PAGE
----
Impact of the chemical nature and position of spacers on controlling the optical properties of silicon quantum dots.

Mohammed Abdelhameed, Shawkat Aly, Partha Maity, Emad Manni, Omar F. Mohammed, Paul A Charpentier

Research output: Contribution to journalArticlepeer-review

3 Scopus citations


The unique properties of silicon quantum dots (SQDs), including intriguing optical properties, biocompatibility, and ease of surface modification have made them excellent candidates for a variety of optoelectronic and biomedical applications. Unfortunately, the low quantum efficiency (QE), unstable photoluminescence, and poor colloidal stability of SQDs have hindered their wide applicability. Herein, we report the synthesis of four assemblies of SQDs (1.6-1.8 nm average diameter) functionalized with fluorescein dye through isothiocyanate (-NCS) and carboxylate (COO-) spacers in the benzene ring of the fluorescein to produce the dyads Am-SQD-Fl, DiAm-SQD-Fl, urea-SQD-Fl, and SQD-Fl. The photophysical measurements showed that the spacer played a key role in directing and controlling the optical properties of SQDs dyads, with the isothiocyanate spacer leading to a significant improvement in the QE of the dyad systems up to 65% and extending their photostability for at least one year. The interactions between the SQDs and fluorescein in the dyads Am-SQD-Fl, DiAm-SQD-Fl, and SQD-Fl were found to mainly proceed through photoinduced electron transfer at different rates, while energy transfer was confirmed to be the predominant process in the dyad urea-SQD-Fl. To demonstrate the suitability of the functionalized SQDs for bioimaging applications, the water-soluble dyads were examined for fluorescence imaging of human bone cancerous U2OS cells.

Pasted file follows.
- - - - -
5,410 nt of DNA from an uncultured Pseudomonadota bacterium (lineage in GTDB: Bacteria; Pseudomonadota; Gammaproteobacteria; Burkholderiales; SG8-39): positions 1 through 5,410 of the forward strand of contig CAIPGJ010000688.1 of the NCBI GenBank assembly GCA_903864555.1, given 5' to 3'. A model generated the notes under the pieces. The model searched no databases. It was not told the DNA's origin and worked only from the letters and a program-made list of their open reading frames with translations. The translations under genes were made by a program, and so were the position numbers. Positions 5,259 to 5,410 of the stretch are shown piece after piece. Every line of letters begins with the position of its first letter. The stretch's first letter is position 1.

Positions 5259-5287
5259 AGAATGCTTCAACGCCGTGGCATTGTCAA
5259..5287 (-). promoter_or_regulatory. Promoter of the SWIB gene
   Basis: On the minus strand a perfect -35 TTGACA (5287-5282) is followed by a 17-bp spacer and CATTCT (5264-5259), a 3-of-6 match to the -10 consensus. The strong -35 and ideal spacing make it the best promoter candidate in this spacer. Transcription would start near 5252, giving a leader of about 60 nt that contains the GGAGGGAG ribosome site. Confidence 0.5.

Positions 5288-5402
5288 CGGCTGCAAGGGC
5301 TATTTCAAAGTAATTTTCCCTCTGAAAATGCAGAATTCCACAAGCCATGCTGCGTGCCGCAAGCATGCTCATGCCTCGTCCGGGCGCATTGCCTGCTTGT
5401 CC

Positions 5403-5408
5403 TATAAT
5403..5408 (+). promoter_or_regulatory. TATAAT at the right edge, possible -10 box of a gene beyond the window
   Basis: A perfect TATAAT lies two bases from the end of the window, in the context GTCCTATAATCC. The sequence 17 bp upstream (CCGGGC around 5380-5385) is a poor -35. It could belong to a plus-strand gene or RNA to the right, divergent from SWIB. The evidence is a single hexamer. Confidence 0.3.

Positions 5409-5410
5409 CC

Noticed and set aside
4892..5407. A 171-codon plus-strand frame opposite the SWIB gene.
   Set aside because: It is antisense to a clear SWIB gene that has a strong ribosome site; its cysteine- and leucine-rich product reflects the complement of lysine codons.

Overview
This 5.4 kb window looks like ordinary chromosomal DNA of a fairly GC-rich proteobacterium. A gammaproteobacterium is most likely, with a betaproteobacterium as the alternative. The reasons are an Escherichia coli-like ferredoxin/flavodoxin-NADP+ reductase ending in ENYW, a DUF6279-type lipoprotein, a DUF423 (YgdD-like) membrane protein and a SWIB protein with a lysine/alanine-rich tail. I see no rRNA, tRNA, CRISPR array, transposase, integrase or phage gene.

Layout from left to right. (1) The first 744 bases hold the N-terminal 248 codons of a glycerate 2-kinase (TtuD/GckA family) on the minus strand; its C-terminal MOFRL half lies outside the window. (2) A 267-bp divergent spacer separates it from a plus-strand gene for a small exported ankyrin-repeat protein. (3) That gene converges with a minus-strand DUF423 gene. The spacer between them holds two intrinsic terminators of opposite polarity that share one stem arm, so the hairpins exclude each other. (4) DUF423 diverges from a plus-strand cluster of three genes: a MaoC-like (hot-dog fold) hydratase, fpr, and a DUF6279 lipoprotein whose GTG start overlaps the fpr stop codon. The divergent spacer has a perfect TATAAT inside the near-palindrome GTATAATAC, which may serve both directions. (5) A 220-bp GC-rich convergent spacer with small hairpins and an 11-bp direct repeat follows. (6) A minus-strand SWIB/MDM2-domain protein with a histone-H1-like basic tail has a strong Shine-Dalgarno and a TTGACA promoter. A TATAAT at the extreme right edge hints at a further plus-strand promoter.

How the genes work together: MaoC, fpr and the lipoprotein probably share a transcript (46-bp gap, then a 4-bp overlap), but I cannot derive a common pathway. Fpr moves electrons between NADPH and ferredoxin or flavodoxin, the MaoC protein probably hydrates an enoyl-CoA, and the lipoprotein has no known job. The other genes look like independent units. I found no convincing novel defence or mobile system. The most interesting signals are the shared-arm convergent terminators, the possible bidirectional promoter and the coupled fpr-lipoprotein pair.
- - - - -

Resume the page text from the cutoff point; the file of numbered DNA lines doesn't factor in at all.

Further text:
Original languageEnglish (US)
Pages (from-to)17096-17108
Number of pages13
JournalPhysical chemistry chemical physics : PCCP
Issue number31
StatePublished - 2019

Bibliographical note

KAUST Repository Item: Exported on 2020-10-01
Acknowledgements: The authors would like to acknowledge NSERC Canada Discovery for financial support and King Abdullah University of Science and Technology (KAUST) for the femtosecond transient absorption measurements.


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